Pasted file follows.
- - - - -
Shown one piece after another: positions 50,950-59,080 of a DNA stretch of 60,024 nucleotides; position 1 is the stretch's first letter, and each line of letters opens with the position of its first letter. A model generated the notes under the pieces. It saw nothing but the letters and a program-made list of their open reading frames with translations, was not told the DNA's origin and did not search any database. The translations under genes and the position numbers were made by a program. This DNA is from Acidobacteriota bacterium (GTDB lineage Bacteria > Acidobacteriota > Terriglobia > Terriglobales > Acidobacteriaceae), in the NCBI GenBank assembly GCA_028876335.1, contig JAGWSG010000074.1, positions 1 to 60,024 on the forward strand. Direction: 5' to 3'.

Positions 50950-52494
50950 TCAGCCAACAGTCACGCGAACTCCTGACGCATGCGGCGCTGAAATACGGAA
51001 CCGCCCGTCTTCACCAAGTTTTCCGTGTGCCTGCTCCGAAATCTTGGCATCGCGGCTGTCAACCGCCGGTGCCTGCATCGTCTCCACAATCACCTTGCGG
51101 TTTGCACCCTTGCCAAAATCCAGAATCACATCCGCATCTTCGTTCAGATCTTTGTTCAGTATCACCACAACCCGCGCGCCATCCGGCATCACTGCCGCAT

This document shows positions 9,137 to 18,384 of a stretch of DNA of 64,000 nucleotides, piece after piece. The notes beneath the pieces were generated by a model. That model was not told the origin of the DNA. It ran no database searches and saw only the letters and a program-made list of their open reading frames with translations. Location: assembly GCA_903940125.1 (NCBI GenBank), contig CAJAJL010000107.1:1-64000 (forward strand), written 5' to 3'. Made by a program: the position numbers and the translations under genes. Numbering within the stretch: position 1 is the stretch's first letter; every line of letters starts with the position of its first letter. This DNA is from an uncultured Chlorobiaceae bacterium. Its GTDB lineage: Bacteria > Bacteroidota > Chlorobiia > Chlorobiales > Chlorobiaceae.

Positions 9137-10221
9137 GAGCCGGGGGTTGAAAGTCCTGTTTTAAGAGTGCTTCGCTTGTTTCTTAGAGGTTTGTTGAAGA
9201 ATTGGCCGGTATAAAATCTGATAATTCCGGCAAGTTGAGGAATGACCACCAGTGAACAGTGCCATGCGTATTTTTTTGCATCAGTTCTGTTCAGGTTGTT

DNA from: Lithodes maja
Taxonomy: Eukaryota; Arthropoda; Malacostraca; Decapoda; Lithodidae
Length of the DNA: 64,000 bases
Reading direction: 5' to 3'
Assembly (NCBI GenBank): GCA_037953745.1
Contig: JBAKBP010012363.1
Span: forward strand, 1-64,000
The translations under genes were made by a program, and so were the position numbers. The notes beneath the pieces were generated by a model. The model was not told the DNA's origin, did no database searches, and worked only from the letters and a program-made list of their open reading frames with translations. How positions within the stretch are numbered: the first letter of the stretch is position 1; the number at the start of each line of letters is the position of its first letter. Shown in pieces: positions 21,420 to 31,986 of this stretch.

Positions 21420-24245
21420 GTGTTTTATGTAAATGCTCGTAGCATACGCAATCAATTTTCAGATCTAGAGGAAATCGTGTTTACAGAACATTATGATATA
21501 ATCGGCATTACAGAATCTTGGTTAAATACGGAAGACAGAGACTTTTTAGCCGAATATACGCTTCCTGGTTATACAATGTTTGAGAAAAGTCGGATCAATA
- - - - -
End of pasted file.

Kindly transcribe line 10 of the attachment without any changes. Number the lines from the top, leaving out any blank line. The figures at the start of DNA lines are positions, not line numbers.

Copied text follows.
DNA from: Lithodes maja